Who let the chiefs out? | The Sheathed Sword – FOREIGN POLICY

By Gordon Adams

The Joint Chiefs have spoken, and have told the Congress that “we are on the brink of creating a hollow force.” Them’s fightin’ words. The mantra of “hollow force” goes back 40 years to the “bad old days” of the 1970s, when we transitioned from a conscript to a professional military. Turbulence there was, in those days. But the allegation, shall I say, rings “hollow” today. It smacks more of budget politics than truth.

It seems to be part of an orchestrated campaign, following the January 1 agreement, to stop sequester or at least draw a line in the sand for a Congress which seems increasingly benign about the consequences of the across-the-board cuts that might happen March 1, if there is no spending agreement.

But it is not truth. We are nowhere near a “hollow force” today. Au contraire, after more than 10 years of war, we have just about the most ready, sharpest point of the military spear we have seen since the military went professional in the 1970s. Returning forces will tell you; they are not tired, wrung out, depleted. They are ready, well-tuned, and probably better prepared for the conditions of the new warfare of this century than ever before.

And they are numerous, too. We’ve been out of Iraq for a year now and Afghanistan is coming down fast, even faster than expected. We increased the ground force by about 100,000 to deal with rotation in those countries; we are coming back down from that rotational buildup, but will retain sizable forces.

So the chiefs have offered absolutely no evidence that a readiness crisis is at hand, because it is not at hand. What they are really saying is “don’t cut, please don’t cut our budget.” Budgetary politics as normal.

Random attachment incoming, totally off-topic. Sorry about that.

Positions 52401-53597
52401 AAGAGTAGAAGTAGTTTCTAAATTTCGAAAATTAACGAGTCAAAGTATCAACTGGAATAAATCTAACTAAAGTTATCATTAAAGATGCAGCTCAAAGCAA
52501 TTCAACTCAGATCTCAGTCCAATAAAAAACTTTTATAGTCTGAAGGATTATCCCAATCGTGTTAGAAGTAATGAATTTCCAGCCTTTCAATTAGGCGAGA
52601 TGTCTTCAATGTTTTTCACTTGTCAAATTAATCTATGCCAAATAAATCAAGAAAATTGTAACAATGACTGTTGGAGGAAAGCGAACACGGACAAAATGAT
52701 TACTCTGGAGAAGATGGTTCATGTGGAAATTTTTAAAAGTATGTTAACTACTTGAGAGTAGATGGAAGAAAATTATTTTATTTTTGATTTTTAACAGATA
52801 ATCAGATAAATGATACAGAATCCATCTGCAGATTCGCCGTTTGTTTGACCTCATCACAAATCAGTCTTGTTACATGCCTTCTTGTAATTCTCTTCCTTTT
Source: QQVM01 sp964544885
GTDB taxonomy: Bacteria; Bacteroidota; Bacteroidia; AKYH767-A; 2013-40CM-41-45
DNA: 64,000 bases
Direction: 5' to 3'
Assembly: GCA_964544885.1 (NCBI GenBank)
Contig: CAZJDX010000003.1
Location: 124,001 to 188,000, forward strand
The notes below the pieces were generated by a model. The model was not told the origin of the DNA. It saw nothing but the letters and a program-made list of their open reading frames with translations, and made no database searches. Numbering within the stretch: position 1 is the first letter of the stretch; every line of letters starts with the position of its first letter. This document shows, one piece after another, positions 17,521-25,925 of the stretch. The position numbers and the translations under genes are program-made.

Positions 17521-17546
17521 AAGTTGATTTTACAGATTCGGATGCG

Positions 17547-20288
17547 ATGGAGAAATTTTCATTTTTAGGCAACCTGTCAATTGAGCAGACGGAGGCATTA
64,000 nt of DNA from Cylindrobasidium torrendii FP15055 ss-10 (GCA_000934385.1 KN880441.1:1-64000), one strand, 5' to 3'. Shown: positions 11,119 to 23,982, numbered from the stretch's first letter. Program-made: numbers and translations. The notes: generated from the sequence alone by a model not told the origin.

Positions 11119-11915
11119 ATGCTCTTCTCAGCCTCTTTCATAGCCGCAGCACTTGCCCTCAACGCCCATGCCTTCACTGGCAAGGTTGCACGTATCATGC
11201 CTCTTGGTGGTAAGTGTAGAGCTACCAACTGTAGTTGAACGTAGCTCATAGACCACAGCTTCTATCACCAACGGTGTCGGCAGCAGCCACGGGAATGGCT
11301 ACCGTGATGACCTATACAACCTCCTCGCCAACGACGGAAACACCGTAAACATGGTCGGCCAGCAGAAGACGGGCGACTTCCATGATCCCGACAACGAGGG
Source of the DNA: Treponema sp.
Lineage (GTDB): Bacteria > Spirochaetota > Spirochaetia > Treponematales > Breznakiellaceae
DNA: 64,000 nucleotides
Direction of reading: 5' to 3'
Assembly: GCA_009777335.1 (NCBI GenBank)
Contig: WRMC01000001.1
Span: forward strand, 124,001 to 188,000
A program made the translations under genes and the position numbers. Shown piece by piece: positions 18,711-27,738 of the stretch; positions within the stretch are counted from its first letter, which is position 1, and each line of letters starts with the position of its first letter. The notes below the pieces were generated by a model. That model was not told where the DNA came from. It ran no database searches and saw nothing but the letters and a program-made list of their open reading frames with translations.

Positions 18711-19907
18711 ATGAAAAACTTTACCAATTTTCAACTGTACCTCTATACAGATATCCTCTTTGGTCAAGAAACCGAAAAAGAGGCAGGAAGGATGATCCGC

And there is a kind of budgetary sleight of hand going on here. They were careful in their letter to say that there might be a cut of more than 20 percent in operating budgets as a result of a sequester and extending the current continuing resolution through the whole year. But check the elusive, always important issue of the baseline from which they are measuring: that 20 percent is from the operating budget request the president sent up last February for this fiscal year.

But the president’s budget requests sought an increase of nearly 10 percent over the previous year’s funding level. So part of that 20 percent, nearly half, is just not getting what you asked for, but dealing with level funding. The services don’t like that; no wonder they protest.

Methinks they doth protest too much. Add to that legerdemain the reality that we are about to reduce forces in Afghanistan at an accelerated pace. Overseas Contingency Operations, which funds Afghanistan, is two-thirds operating funds. And these funds are entirely fungible with the rest of the services’ operating funds. In the last couple of years, Congress has found billions of unspent Afghan operations dollars to use for other purposes, due to underspending there. I have no doubt they will find the same this year. This will provide more flexibility for the operations cuts the chiefs are screaming about.

This is a management problem, not a readiness crisis. The last decade has given us the most over-ready military we have ever had. What the services are actually doing — what Deputy Secretary Carter asked for last week — is nothing more than due diligence and the first step toward sensible planning for a drawdown. This is hyperbole and budget politics, but it is not reality.

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